I was using that group setting as a place to make people laugh. I thought they needed that. I certainly did! I was devastated. I needed that group. I told myself that I would never speak in front of a group again. I gave up all hope of becoming a public speaker. But I was on the schedule to give a 5-minute sharing talk in my Sunday school class the following Sunday. I called the class leader a week ahead of time and told him I couldn’t do it. That night I was sharing, with two girls, the story I had been going to tell. They said, “Wes, you have got to tell this story to the class. We need to hear it.” And they kept encouraging me to believe I could do it. But I refused. I told them the only way I would do that is for them to tell the class leader to just call on me and force me to get up there because I would not do it under my own initiative.
That’s basically what happened. He called on me, told the class that I had a story to tell, and forced me to get up there. I had no notes. I didn’t even bring a copy of the story I had written. I didn’t think anyone would force me to get up in front of the class. After I told the story, with feeling and conviction, a class leader told me, “Wes, you’re a natural.” All that was from God. And those two girls worked for Him too.
So began my public speaking life. I was immediately able to give a talk with fervor and feeling and conviction without using notes. God just handed that to me as a gift, not that I deserved one. A few days later a friend invited me to visit his Toastmaster Club. I plunged full force into public speaking and began developing the gift. I have won lots of awards for my speaking and won several speaking contests.
Then God lead me to start memorizing long documents. I had no idea I could do that. I was just feeling bad one day, severely depressed; and I wanted to do something that most people thought was impossible to snap me out of it. So I memorized The Declaration of Independence. It’s a long story, but that too was from God. I hated history. That was my worst subject in high school. Why would I want to memorize a historical document that no one would want to listen to anyway?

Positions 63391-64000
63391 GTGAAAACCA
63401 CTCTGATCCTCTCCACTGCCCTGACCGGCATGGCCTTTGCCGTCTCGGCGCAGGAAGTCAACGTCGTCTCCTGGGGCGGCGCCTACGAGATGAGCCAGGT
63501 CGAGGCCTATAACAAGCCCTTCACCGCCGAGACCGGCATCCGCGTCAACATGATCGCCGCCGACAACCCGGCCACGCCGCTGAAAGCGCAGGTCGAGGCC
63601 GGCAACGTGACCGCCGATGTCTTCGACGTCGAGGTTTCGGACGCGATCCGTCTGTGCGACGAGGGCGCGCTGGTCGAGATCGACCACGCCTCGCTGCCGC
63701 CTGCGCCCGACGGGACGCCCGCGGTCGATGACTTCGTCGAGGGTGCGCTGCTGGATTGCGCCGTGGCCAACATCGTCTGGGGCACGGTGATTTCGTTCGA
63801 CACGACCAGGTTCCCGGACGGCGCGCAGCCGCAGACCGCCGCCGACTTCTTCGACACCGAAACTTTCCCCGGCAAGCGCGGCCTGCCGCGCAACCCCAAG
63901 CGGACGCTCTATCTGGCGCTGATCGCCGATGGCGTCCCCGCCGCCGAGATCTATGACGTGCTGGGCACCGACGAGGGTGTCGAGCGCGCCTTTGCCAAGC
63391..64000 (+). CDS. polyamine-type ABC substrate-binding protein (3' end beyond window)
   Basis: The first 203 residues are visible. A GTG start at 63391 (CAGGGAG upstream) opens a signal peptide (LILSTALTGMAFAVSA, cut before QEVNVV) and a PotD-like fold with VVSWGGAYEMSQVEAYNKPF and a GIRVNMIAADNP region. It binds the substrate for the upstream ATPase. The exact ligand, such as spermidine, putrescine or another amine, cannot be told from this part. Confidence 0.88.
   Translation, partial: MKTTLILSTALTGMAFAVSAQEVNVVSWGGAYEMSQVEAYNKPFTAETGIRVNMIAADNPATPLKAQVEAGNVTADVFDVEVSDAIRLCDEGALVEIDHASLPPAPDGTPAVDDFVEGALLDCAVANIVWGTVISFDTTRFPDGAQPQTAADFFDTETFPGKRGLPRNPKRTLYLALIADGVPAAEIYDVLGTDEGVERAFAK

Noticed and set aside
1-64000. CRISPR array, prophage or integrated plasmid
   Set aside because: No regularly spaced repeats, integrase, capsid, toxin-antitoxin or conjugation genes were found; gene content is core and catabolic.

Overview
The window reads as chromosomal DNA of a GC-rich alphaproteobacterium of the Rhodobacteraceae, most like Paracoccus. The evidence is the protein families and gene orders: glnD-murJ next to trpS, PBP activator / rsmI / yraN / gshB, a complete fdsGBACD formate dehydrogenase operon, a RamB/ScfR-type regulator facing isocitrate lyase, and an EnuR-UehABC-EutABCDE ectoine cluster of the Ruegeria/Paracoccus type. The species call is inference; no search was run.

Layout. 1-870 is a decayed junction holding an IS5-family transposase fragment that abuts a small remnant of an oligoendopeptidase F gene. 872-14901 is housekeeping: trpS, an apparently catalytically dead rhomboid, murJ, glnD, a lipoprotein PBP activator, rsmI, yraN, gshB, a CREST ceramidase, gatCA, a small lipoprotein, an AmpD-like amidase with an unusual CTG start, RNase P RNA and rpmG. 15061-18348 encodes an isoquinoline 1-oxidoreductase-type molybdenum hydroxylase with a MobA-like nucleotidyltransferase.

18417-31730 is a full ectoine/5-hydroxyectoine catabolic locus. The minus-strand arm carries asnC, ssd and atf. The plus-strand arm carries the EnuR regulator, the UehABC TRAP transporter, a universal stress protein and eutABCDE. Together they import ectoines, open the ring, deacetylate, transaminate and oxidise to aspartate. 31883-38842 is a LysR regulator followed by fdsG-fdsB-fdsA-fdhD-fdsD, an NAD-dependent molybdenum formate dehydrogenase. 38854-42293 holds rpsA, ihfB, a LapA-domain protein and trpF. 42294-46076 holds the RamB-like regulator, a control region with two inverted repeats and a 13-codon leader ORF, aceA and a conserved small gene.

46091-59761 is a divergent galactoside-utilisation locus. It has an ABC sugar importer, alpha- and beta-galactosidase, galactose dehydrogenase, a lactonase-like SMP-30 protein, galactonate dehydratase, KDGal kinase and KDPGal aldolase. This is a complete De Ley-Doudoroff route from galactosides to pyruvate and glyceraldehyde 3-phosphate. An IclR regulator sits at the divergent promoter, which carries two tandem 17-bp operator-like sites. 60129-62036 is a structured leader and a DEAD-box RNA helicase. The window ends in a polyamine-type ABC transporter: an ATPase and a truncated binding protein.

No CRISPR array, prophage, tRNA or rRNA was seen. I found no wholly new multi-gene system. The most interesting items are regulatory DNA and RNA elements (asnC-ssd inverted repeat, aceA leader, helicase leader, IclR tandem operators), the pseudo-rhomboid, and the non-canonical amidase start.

In July of 1996 I began giving presentations of the Declaration at Independence Day celebrations. I got standing ovations for that. At Christmas time that year, I put together “The Origin of The Night Before Christmas” and began presenting that along with the poem at Christmas parties; and I got standing ovations. I’m thinking, “Come on guys, this is only The Night Before Christmas.” But I was thrilled that they loved it.
The day after Christmas of 96, I was working and thinking. I do that at times, think while I work. And I was talking to God. I said, “Wow, Father, that was spectacular, getting standing ovations for The Night Before Christmas, and for The Declaration of Independence. If I was ever to memorize anything else, what would it be?” And God said in a matter-of-fact tone, “You’ll memorize The Sermon on the Mount.”
I didn’t even know fully what that was, I mean how long it was, how many chapters, how many words. When I got home that evening I checked it out in my Bible. When I saw all those red letters I said, ”Wow, I’ll do it!” I wanted that challenge. I wanted to see if I could do it. It turned out to be 2438 words while The Declaration was 1400.
Between Christmas and New Years I memorized it. It took three hours. I began practicing it, talking to myself in my apartment, talking to myself at work. A fellow employee asked me, “Hey, when you’re lips are moving over there, who are you talking to?” When I told him, it didn’t even phase him. If he really understood the significance of that, it would have boggled his mind.
Beginning in February of 97 I did presentations of The Sermon on the Mount for groups wherever I could. I did dozens of presentations. I got standing ovations at times for that too. From then on it was more history and more scripture. I feel that God assigned everything I have memorized. I didn’t decide to